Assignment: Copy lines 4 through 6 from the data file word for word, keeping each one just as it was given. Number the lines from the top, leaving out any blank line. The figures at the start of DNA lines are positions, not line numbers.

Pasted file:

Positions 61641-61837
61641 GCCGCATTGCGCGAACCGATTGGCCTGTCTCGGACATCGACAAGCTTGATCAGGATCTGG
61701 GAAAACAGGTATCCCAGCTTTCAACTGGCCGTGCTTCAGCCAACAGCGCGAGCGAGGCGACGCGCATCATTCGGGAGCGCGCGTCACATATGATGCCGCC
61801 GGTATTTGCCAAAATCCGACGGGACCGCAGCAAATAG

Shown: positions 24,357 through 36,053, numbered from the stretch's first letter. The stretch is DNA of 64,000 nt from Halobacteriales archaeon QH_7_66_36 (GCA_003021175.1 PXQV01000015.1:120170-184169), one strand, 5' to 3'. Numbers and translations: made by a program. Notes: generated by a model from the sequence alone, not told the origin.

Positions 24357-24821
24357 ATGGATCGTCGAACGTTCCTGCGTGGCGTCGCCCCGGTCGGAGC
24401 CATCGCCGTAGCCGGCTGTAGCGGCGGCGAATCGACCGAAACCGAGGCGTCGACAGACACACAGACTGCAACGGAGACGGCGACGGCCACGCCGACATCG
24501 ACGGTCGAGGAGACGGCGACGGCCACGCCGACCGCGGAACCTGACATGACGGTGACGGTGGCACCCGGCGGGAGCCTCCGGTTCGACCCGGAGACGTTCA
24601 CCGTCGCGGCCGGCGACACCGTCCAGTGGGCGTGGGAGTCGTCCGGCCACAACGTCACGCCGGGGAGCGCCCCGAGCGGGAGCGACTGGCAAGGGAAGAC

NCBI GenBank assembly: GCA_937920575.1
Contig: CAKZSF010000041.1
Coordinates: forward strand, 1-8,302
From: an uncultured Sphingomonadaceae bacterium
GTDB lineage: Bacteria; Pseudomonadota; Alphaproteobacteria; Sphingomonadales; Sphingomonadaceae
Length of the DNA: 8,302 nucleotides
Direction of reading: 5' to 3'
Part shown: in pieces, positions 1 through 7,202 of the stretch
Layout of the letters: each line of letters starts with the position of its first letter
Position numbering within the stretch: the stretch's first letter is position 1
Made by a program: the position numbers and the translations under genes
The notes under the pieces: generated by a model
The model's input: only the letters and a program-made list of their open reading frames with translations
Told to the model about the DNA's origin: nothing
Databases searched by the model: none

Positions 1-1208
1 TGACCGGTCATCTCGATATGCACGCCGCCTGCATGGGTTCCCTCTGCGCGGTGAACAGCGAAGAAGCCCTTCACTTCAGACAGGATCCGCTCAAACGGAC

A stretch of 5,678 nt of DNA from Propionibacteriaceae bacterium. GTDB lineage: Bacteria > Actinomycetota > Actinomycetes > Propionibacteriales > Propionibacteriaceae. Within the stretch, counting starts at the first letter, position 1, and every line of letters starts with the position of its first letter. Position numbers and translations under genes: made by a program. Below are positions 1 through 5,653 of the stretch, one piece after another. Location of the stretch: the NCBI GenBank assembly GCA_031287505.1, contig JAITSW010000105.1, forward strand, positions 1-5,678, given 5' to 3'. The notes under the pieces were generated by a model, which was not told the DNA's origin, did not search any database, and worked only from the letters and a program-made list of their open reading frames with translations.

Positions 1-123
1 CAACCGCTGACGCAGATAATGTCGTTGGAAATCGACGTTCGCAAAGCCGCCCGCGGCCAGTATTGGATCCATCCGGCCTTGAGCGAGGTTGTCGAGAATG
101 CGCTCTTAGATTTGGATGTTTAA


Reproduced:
61801 GGTATTTGCCAAAATCCGACGGGACCGCAGCAAATAG

Shown: positions 24,357 through 36,053, numbered from the stretch's first letter. The stretch is DNA of 64,000 nt from Halobacteriales archaeon QH_7_66_36 (GCA_003021175.1 PXQV01000015.1:120170-184169), one strand, 5' to 3'. Numbers and translations: made by a program. Notes: generated by a model from the sequence alone, not told the origin.

Positions 24357-24821